• Reply 2 of 22
    Am I misreading the article?

    It says that Apple only allows basic access to Find my iPhone when opted into the security layer. Wouldn't it allow full access if you're opted in? I think you mean that if you haven't enabled the two step, you can only use Find my iPhone but not the other things until you've added the two step access.
  • Reply 3 of 22
    apple ][apple ][ Posts: 8,360member

    I don't log into iCloud all that often, but I just did, to test this two-step system, and after I logged in with my Apple ID, that was it. I was in iCloud, everything was accessible and it never asked me for any security code.

     

    Why is that?

  • Reply 4 of 22
    apple ][ wrote: »
    I don't log into iCloud all that often, but I just did, to test this two-step system, and after I logged in with my Apple ID, that was it. I was in iCloud, everything was accessible and it never asked me for any security code.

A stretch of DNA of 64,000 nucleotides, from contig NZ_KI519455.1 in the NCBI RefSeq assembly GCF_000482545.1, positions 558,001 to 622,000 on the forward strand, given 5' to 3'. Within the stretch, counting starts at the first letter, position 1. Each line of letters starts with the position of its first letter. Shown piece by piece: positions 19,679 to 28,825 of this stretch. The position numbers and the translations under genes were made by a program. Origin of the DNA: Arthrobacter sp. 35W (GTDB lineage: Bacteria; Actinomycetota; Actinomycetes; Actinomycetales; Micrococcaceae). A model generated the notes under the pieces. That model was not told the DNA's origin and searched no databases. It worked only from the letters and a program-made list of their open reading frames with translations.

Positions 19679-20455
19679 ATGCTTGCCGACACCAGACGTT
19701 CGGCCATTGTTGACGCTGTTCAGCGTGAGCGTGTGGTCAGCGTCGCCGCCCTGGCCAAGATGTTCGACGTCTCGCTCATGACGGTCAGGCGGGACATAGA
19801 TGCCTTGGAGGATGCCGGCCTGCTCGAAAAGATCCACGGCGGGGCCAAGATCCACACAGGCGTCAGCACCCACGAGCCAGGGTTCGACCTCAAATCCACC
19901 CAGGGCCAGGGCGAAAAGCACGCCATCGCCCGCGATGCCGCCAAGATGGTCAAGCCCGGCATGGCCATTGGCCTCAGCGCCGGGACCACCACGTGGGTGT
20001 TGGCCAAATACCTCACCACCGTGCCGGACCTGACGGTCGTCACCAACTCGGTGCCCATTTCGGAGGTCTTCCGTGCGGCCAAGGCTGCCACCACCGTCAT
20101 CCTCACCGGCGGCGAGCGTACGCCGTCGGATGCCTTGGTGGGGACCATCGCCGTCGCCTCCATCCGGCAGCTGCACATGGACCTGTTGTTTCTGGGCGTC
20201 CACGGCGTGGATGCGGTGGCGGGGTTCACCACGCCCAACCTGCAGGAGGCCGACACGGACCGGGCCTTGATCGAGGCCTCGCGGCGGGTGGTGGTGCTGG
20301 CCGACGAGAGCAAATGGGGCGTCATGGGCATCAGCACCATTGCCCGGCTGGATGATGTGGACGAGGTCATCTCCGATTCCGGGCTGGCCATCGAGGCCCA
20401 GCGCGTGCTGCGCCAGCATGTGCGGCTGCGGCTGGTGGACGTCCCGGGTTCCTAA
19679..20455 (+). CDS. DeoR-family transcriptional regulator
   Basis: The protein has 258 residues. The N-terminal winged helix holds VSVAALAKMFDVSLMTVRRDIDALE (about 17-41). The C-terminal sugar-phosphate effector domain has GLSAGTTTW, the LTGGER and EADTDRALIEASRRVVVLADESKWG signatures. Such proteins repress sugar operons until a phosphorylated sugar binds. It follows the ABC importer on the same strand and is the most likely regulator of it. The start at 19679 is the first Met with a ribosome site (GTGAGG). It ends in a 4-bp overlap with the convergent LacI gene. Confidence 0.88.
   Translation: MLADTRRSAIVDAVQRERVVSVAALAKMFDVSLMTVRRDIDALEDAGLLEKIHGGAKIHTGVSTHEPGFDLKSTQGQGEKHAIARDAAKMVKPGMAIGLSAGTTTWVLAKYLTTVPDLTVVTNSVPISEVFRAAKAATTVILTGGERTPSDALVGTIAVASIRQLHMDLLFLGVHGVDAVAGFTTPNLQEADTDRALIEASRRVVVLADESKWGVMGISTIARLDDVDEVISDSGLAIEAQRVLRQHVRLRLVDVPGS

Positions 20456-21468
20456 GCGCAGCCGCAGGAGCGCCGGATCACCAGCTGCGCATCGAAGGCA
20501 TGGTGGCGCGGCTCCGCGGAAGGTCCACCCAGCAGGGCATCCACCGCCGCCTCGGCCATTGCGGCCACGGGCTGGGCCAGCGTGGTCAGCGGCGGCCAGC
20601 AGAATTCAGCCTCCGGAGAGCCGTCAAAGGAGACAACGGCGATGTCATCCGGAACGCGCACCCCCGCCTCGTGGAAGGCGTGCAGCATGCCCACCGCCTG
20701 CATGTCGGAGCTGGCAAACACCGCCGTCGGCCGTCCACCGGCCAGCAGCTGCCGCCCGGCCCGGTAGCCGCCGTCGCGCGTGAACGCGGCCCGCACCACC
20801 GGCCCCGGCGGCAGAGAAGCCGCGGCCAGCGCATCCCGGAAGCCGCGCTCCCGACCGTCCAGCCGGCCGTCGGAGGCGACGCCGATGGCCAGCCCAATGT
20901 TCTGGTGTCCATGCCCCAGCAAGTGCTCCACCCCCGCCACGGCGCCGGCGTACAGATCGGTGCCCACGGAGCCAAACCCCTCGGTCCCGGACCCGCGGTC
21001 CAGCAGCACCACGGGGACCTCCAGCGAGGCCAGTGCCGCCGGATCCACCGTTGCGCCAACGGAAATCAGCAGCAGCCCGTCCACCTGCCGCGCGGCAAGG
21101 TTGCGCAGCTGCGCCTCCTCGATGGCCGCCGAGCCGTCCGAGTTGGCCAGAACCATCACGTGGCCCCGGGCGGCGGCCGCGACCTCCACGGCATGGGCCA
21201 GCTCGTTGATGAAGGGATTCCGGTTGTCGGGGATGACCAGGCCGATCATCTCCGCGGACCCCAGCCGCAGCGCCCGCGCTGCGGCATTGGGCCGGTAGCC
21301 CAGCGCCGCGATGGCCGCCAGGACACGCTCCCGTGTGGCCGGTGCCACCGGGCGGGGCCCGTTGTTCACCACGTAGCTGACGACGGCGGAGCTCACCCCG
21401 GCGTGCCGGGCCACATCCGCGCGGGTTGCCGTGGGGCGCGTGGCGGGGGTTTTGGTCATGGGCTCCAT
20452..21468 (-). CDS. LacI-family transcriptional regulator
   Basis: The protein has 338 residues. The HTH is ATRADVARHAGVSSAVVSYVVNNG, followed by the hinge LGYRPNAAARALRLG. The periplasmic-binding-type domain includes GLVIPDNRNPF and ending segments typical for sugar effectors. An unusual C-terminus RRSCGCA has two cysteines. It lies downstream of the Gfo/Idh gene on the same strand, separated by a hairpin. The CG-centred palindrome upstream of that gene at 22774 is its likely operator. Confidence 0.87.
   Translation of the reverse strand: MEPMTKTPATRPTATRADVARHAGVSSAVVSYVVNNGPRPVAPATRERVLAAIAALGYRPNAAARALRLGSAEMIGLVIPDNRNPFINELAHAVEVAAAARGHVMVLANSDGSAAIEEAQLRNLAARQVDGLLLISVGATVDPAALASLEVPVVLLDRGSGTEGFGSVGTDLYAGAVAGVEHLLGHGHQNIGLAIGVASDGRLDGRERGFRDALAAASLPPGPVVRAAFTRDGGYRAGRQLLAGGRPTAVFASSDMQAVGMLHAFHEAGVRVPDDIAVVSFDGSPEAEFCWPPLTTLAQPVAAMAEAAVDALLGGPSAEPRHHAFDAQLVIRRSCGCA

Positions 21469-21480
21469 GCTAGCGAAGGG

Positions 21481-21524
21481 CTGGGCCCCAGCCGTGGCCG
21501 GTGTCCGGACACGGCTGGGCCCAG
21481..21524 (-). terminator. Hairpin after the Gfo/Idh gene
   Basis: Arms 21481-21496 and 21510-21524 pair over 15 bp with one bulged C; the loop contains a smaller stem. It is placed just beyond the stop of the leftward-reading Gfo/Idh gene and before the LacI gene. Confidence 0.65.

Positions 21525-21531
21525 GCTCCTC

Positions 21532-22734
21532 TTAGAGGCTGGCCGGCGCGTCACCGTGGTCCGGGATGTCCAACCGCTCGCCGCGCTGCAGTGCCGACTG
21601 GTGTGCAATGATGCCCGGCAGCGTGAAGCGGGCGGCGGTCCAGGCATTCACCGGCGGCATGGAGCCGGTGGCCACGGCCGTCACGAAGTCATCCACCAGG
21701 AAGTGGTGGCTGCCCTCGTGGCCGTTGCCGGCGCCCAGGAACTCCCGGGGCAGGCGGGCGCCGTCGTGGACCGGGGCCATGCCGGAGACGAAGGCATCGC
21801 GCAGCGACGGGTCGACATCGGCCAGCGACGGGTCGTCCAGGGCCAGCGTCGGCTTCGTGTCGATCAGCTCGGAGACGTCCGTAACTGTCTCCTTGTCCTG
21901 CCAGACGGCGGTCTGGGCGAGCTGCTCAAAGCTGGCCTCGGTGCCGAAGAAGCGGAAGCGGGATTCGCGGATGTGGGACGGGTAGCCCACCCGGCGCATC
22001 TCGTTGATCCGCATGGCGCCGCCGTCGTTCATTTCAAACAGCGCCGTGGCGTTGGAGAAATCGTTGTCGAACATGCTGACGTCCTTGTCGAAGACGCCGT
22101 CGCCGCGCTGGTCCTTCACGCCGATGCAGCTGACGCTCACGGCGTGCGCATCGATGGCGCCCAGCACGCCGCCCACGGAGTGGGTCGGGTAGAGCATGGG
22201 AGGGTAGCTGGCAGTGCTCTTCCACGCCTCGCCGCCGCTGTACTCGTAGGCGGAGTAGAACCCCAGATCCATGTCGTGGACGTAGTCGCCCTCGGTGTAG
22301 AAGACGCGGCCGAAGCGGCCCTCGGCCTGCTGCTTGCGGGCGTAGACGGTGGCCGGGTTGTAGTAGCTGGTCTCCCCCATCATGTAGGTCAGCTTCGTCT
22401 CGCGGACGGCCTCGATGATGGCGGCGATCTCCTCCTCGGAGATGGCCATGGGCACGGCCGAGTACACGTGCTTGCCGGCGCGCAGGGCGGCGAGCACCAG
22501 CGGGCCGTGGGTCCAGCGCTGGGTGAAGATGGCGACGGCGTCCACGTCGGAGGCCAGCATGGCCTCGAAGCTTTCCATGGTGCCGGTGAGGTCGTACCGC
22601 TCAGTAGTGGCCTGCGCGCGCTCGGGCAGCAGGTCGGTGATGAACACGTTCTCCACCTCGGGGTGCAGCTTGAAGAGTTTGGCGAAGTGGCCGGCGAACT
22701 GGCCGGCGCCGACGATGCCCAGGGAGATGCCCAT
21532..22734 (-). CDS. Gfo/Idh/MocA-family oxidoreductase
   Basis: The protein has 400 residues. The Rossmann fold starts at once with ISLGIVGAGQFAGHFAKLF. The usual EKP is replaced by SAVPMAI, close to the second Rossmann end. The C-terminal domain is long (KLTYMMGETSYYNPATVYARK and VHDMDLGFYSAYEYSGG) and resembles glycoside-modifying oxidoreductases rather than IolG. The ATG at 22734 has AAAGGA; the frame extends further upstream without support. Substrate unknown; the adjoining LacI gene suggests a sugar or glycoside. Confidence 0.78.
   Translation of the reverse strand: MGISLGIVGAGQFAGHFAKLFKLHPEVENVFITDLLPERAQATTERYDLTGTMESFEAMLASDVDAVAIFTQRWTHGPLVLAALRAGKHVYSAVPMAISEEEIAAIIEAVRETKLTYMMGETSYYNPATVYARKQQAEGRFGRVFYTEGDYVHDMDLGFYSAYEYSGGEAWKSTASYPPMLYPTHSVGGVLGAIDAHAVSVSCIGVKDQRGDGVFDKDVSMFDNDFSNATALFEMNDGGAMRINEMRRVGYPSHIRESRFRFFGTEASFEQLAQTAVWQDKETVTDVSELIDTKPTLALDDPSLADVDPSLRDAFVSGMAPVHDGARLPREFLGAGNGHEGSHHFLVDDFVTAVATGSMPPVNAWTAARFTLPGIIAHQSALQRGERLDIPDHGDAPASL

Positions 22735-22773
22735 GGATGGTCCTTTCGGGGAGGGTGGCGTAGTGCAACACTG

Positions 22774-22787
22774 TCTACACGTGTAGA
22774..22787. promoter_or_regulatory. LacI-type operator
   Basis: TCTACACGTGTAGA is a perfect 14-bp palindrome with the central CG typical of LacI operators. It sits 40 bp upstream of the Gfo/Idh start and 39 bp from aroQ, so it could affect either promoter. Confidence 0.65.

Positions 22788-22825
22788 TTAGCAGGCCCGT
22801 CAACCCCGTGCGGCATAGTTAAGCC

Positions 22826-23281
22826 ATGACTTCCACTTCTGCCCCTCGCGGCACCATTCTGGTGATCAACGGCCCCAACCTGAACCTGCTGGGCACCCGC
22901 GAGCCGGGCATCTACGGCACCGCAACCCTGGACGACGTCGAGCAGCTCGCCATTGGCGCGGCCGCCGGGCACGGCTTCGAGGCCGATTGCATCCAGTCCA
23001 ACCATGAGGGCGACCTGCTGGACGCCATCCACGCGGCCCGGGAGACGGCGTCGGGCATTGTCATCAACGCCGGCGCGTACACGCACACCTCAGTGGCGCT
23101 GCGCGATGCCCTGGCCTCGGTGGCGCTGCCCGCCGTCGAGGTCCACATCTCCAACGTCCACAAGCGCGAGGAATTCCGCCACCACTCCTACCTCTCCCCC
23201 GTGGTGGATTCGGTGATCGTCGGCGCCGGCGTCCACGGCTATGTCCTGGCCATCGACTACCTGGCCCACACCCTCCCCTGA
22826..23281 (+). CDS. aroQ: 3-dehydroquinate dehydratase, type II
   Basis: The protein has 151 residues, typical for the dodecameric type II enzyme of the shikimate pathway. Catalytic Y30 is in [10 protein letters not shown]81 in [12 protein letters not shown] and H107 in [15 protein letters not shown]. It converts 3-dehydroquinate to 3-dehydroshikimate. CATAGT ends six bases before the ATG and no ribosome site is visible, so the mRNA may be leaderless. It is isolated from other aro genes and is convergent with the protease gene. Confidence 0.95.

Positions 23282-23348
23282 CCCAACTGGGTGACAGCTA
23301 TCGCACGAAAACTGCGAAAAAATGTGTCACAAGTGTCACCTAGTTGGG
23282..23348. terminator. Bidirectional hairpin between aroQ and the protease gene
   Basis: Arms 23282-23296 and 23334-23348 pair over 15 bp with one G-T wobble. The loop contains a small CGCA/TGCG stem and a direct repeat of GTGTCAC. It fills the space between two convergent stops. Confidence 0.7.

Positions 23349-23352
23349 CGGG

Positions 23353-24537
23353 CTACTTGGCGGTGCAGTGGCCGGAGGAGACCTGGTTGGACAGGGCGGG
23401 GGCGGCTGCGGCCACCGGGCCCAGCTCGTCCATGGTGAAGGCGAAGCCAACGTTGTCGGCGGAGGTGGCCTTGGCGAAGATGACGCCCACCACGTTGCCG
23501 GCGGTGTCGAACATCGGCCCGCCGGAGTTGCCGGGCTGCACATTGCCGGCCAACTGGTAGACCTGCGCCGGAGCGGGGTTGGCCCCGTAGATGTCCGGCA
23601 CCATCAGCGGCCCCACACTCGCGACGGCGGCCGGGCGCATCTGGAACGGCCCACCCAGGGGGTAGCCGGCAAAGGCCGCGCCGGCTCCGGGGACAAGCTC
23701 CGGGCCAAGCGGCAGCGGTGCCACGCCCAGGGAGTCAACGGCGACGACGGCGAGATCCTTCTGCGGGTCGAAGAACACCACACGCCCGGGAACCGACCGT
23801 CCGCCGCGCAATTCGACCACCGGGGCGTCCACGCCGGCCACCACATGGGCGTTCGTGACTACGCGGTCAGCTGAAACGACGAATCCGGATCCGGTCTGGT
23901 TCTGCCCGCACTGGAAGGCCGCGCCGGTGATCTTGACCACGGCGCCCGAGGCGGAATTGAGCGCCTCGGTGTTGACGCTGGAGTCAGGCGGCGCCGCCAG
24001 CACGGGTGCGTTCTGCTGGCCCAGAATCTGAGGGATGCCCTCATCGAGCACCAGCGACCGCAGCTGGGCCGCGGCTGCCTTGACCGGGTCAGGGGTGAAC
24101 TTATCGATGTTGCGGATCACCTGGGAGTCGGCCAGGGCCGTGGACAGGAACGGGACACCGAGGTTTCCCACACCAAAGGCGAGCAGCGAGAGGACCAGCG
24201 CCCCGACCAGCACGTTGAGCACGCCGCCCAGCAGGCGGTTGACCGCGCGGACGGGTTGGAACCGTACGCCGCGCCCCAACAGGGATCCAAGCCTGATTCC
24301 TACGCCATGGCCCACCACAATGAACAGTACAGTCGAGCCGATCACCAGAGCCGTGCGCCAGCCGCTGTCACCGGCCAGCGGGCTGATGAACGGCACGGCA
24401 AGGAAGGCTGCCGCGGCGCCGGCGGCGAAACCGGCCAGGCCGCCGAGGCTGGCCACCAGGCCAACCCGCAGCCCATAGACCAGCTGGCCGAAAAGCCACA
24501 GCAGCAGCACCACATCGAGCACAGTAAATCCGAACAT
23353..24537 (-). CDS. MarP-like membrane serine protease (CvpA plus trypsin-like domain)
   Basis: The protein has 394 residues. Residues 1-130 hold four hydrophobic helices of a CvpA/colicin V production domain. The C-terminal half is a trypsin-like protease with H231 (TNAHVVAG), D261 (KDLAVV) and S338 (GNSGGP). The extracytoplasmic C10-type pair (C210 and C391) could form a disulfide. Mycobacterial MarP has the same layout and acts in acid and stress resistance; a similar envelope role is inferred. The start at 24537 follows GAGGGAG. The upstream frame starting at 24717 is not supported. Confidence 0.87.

Why is that?

    Maybe you've already set it up? Or is it US only?
  • Reply 5 of 22
    apple ][apple ][ Posts: 8,360member
    Quote:
    Originally Posted by Benjamin Frost View Post





    Maybe you've already set it up? Or is it US only?

     

    I am in the US.

     

    I do already have two-step setup on my iOS devices, but I thought that it would ask me for the security code whenever I try to log into iCloud, at least that's what I thought after reading the OP. I guess that I'm mistaken about that, and since I already have two-step setup on my devices, it just allows me to log onto iCloud without the security code.

  • Reply 6 of 22
    apple ][ wrote: »
    I don't log into iCloud all that often, but I just did, to test this two-step system, and after I logged in with my Apple ID, that was it. I was in iCloud, everything was accessible and it never asked me for any security code.